This is an easy project for CYFAR programs to pull together. Just count the birds (by species) in your backyard (or other convenient location) for 15 minutes (or longer) on one of these 4 days. There are a few more rules, but it is an uncomplicated way to add citizen science and community service activities to your program while introducing the key issues of biodiversity and climate change. And, as of 2013, the GBBC is international! So no matter where you live, you can count.
Want to make this into a family or community event? The website provides a downloadable poster, slides and presentation notes, and suggests additional hands-on activities. The data form is easy to fill out and can be submitted by mail or online.
Time: Ranges from a minimum of 30 minutes (prep: 5 minutes; activity: 15 minutes observation, 10 minutes discussion, complete form and submit), to a several hours-long event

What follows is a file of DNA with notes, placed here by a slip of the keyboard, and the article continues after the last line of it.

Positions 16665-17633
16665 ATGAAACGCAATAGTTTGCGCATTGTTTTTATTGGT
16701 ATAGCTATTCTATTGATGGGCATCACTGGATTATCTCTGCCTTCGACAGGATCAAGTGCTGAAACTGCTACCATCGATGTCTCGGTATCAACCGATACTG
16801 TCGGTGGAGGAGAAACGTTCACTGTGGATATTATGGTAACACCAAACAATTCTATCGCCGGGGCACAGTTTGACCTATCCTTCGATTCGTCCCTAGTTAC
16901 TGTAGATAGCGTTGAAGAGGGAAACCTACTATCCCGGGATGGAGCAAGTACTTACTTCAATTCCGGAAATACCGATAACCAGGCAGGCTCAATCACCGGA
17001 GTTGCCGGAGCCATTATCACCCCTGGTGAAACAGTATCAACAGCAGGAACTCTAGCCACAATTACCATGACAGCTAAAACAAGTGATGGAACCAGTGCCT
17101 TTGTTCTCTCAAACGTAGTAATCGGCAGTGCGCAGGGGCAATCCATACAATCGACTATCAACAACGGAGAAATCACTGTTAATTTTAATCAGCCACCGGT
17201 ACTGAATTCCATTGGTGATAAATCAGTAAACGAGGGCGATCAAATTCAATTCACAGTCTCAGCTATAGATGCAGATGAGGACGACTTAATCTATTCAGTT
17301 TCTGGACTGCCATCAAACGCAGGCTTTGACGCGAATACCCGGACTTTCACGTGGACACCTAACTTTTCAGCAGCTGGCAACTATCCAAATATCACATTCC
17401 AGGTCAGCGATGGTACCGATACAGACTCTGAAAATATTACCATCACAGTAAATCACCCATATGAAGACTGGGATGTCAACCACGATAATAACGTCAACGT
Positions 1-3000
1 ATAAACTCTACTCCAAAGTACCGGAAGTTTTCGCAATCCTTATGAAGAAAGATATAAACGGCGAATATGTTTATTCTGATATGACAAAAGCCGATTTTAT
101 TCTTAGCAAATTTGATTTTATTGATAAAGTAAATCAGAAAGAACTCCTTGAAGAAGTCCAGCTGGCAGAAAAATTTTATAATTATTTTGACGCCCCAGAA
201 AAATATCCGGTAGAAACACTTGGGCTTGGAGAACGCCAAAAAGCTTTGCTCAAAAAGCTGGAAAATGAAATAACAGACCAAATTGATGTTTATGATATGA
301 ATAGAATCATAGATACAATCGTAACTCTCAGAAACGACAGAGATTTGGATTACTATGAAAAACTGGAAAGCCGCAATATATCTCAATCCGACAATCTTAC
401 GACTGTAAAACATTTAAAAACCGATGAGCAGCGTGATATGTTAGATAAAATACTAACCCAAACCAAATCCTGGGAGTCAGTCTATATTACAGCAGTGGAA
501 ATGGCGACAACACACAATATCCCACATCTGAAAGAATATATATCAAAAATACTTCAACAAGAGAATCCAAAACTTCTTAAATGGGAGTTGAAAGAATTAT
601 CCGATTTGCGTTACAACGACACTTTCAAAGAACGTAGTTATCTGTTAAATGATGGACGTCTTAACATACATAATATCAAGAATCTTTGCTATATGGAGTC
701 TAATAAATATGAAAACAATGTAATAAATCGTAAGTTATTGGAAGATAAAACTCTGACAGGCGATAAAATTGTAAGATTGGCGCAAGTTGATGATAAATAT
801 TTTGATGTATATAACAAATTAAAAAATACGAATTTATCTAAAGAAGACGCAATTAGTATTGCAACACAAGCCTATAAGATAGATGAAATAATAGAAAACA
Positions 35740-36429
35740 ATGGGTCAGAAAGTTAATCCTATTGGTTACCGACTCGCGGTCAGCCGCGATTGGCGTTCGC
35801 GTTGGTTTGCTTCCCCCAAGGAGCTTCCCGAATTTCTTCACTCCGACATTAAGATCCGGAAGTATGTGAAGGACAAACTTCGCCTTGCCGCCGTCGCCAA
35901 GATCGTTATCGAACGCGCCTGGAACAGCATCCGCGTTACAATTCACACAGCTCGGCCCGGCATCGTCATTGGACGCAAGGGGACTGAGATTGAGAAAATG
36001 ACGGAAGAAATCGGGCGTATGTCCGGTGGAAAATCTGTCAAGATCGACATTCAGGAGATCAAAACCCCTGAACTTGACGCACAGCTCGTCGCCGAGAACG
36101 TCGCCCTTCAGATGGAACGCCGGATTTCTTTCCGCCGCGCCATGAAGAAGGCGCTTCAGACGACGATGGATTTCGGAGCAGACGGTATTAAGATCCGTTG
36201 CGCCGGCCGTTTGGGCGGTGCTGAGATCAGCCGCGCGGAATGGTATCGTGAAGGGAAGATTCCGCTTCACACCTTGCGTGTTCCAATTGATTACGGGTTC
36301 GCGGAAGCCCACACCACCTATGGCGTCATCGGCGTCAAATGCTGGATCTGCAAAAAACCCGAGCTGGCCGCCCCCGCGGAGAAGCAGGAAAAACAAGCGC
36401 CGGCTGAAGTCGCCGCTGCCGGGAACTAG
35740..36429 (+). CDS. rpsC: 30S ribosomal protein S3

Supplies: Participation form and rules (download from website)
Bird identification guide (optional)
Educational materials and other activity ideas (optional; download from website)
Where and When Birds Travel
Global climate change appears to have an impact on the wintering and breeding ranges for birds throughout North America. The Christmas Bird Count, conducted by the National Audubon Society for the past 100 years, demonstrates that almost 60% of the 305 species that winter in North America have changed their range—shifting to the north an average of 35 miles since the mid 1960’s. A number of species, like the American Robin and the Wild Turkey, have shifted their winter destinations several hundred miles. This change in range, related to climate change, results in habitat and ecosystem disruption.
Discussion and Reflection Questions
Great Backyard Bird Count
Analysis of Christmas Bird Count Data showing the change in range over 40 years
Map of the NA bird species showing the most change in winter range http://www.audubon.org/bird/bacc/images/BACC_map.jpg
Example: Geese wintering in Alaska instead of Mexico
Explaining Bird Migration (the role of predators in the migration of lemmings)